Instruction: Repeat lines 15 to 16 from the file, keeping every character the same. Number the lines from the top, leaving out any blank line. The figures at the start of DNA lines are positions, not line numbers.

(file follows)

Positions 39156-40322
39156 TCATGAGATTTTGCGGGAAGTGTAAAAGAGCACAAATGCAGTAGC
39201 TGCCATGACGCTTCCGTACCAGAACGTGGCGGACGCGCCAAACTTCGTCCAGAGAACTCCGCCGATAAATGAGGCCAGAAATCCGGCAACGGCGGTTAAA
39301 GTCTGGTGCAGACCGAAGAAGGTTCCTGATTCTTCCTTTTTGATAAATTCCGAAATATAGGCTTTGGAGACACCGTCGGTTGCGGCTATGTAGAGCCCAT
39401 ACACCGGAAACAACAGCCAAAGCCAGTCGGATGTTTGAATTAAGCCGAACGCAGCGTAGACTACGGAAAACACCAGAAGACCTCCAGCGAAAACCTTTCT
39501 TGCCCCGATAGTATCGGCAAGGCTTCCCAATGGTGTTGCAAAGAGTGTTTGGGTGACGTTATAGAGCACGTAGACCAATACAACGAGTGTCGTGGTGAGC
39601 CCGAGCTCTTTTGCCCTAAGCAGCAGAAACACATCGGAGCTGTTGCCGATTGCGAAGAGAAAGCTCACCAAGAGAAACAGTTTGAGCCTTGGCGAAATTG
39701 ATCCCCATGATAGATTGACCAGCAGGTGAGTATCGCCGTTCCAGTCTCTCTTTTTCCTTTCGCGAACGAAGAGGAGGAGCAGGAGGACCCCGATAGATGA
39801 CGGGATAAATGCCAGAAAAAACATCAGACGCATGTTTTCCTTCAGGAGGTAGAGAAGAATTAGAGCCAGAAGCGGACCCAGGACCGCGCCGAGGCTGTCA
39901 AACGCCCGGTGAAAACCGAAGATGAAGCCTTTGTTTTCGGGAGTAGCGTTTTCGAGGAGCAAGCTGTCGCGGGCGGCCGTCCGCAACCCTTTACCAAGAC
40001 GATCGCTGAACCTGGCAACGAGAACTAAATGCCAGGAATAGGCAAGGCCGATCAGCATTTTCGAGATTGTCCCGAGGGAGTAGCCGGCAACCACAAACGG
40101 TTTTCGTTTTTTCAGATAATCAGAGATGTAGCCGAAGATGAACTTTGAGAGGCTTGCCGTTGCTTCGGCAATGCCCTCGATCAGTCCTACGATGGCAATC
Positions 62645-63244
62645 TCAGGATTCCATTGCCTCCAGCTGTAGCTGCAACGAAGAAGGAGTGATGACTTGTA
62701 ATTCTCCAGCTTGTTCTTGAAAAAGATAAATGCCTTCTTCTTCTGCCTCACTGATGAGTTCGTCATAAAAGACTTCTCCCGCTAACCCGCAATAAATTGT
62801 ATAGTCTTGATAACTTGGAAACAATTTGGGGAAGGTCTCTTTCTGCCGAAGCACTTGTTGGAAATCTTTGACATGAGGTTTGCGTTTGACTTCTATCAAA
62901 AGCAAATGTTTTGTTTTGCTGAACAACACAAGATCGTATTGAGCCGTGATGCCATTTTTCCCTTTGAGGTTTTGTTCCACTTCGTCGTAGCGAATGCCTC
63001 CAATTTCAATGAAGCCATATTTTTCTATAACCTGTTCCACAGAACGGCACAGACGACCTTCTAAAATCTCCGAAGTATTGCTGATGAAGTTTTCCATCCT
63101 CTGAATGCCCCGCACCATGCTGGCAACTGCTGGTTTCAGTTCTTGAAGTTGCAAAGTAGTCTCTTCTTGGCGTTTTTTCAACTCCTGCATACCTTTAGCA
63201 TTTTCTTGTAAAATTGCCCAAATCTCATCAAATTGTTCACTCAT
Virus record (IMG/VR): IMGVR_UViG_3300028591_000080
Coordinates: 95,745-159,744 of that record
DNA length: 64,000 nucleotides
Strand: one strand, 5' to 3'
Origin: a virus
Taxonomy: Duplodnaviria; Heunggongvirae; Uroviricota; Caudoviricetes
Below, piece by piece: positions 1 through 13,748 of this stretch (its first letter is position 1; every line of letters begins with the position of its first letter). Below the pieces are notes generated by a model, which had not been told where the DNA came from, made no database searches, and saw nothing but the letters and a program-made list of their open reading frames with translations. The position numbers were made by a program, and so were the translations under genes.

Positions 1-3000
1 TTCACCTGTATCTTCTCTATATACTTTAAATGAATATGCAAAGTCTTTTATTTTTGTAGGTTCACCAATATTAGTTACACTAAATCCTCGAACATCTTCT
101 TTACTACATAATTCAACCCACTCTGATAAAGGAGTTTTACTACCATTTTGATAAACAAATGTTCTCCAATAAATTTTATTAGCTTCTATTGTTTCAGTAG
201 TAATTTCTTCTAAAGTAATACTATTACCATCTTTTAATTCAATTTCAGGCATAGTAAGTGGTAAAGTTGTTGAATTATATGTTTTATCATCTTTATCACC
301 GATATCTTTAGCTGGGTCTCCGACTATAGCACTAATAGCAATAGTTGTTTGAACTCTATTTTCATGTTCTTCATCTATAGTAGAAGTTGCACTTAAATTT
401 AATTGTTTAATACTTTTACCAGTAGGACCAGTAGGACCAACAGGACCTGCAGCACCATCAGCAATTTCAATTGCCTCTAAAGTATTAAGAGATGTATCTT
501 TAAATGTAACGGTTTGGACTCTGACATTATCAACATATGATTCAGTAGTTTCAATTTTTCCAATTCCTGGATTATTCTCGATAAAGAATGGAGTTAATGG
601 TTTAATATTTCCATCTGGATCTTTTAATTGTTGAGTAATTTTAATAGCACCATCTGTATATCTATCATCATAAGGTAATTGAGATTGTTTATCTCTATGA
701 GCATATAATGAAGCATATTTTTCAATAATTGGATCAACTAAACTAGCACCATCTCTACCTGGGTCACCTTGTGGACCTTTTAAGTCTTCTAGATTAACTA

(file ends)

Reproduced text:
62701 ATTCTCCAGCTTGTTCTTGAAAAAGATAAATGCCTTCTTCTTCTGCCTCACTGATGAGTTCGTCATAAAAGACTTCTCCCGCTAACCCGCAATAAATTGT
62801 ATAGTCTTGATAACTTGGAAACAATTTGGGGAAGGTCTCTTTCTGCCGAAGCACTTGTTGGAAATCTTTGACATGAGGTTTGCGTTTGACTTCTATCAAA